One of the most difficult legal questions generated by the United States’ proclaimed Global War on Terror is how to determine when, if at all, the laws of war apply to military operations directed against nonstate actors. This question has produced a multitude of answers from scholars, government officials, military legal experts, and even the Supreme Court of the United States. The varied responses to this question are almost certainly attributable to the reality that the criterion for determining when the law of war applies to any given military operation is based on an assumption that armed conflicts will occur either between the armed forces of states or between state armed forces and internal dissident groups. Prior to the terror attacks of September 11, 2001 and the military response they triggered, the application of this body of law to military operations directed against nonstate entities outside the territory of the responding state had not been seriously contemplated. Both proponents and opponents of application of the laws for war to this struggle relied on this law-triggering paradigm, derived from articles 2 and 3 of the four Geneva Conventions of 1949. This merely revealed that characterizing the “war on terror” according to this state-centric paradigm was like putting a proverbial square peg into a round hole. While from a lay perspective it may seem that resolving such a question is like dancing on the head of a pin, the resolution has profound consequences for virtually every person involved in or impacted by this “war.”
Ironically, this state-centric law-triggering paradigm emerged as one of the most significant post-World War II (“WWII”) advances in the laws of war. From 1949 through 2001, this paradigm evolved into almost an article of faith among the international legal and military community. Accordingly, military operations were subject to this body of international legal regulation only when the situation satisfied certain law-triggering “criteria.” This paradigm became so pervasive that at least one major military power felt compelled to establish military policy requiring compliance with the “principles” of this law during military operations that did not satisfy this triggering paradigm, a situation that became increasingly common following the end of the Cold War.
The utility of this paradigm was, however, truly thrown into disarray as the result of the events of September 11, 2001. President Bush characterized the terror strike against the United States as an “armed conflict,” and he and the Congress of the United States almost immediately invoked the war powers of the nation to respond to the threat presented by al Qaeda, a nonstate entity operating throughout the world. This characterization was embraced not only by the United Nations Security Council, but also by the North Atlantic Treaty Organization and others. Since that time, the executive branch has struggled to articulate, and in many judicial challenges defend, how it could invoke the authorities of war without accepting the obligations of the law regulating war. Unfortunately, responding to such questions by application of the traditional law-triggering paradigm was like fitting a square peg into a round hole. Because of this disarray, the time has come to develop a new approach to determining application of the laws of war that reconciles this disparity between authority and obligation related to the conduct of combat military operations. This will require adopting a new triggering “criteria.” This trigger must reflect not only the underlying purpose of the laws of war, but also the pragmatic realities of contemporary military operations.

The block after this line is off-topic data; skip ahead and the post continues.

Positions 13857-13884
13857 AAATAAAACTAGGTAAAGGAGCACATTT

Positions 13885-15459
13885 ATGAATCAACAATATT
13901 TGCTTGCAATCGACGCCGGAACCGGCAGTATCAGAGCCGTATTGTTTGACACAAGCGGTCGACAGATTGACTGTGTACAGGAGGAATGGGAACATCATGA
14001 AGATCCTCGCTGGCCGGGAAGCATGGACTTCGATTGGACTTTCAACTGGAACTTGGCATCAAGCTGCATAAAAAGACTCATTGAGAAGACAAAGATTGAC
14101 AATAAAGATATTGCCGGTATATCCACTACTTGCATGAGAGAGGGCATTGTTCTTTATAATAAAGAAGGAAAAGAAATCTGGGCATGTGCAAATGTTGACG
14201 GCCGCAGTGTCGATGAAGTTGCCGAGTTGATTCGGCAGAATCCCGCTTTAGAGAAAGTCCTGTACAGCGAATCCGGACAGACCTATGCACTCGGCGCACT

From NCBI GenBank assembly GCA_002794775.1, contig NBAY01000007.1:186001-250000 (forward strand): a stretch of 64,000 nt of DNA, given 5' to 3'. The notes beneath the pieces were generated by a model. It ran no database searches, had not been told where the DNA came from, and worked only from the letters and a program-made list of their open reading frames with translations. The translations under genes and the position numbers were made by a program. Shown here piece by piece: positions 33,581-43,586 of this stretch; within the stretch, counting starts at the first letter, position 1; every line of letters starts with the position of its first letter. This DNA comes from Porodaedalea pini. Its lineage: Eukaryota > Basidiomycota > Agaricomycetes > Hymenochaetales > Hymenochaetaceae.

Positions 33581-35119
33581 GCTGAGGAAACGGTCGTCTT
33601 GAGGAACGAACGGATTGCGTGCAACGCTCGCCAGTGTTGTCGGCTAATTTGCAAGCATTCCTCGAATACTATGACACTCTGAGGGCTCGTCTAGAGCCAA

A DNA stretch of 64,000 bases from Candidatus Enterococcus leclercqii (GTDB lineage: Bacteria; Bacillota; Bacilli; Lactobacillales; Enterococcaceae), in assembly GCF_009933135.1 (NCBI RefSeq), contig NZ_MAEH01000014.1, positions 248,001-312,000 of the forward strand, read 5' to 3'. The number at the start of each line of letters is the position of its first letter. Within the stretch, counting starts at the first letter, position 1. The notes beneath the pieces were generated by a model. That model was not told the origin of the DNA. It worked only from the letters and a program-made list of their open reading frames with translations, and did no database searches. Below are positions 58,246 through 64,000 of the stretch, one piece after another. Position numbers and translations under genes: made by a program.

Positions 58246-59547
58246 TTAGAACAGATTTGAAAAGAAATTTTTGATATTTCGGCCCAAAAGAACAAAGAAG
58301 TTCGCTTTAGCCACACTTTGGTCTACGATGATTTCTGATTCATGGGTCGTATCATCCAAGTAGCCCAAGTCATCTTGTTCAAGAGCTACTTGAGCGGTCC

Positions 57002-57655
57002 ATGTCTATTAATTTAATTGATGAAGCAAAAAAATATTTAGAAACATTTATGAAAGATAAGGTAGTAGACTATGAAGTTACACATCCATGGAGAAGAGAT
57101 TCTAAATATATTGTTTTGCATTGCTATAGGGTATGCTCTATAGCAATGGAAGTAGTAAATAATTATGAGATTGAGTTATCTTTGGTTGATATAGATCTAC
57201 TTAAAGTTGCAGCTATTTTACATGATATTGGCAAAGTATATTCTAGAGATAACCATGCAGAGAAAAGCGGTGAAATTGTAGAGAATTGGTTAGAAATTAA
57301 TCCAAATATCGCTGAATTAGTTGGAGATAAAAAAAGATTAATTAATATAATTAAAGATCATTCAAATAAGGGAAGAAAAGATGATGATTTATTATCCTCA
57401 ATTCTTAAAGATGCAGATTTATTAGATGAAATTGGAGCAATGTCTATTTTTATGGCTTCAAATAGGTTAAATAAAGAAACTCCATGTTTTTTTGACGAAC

As nations prepare to use military force, national leaders dictate rules on how the military may apply force in any impending operation. These rules, broadly categorized as rules of engagement (“ROE”), fall into two general categories: conduct-based ROE that allow military personnel to respond with force based on an individual’s actions, and status-based ROE that allow military personnel to use deadly force based only on an individual’s membership in a designated organization, regardless of the individuals actions. It is the thesis of this Article that a nation’s adoption of status-based ROE for its military in a particular military operation should constitute the trigger requiring that nation and its military to apply the laws of war to that operation.
This Article will initially discuss the historical underlying purpose of regulating conflict, and why that purpose supports an expansive application of the laws of war. It will then explain why the current law-triggering test is insufficient to respond to the realities of contemporary transnational conflict between states and nonstate organizations. The Article will then provide a comprehensive discussion of the concept of rules of engagement, including how they evolved to complement application of the laws of war. More importantly, the Article will explain how, in practice, rules of engagement fall into two broad categories: status or conduct rules. The distinction between these two categories of ROE will, as this Article demonstrates, offer a new analytical criterion for triggering the law, relying on a nation’s invocation of status-based ROE. The Article will accordingly analyze how focusing on the rules of engagement related to military operations offers perhaps the best de facto indicator of the line between conflict and nonconflict operations, and therefore is the best triggering criterion for legally mandated application of the fundamental principles of the laws of war. The Article will conclude with a proposal for adoption of this new law-triggering paradigm, and a discussion of some pragmatic policy concerns that will need to be carefully considered in any such adoption.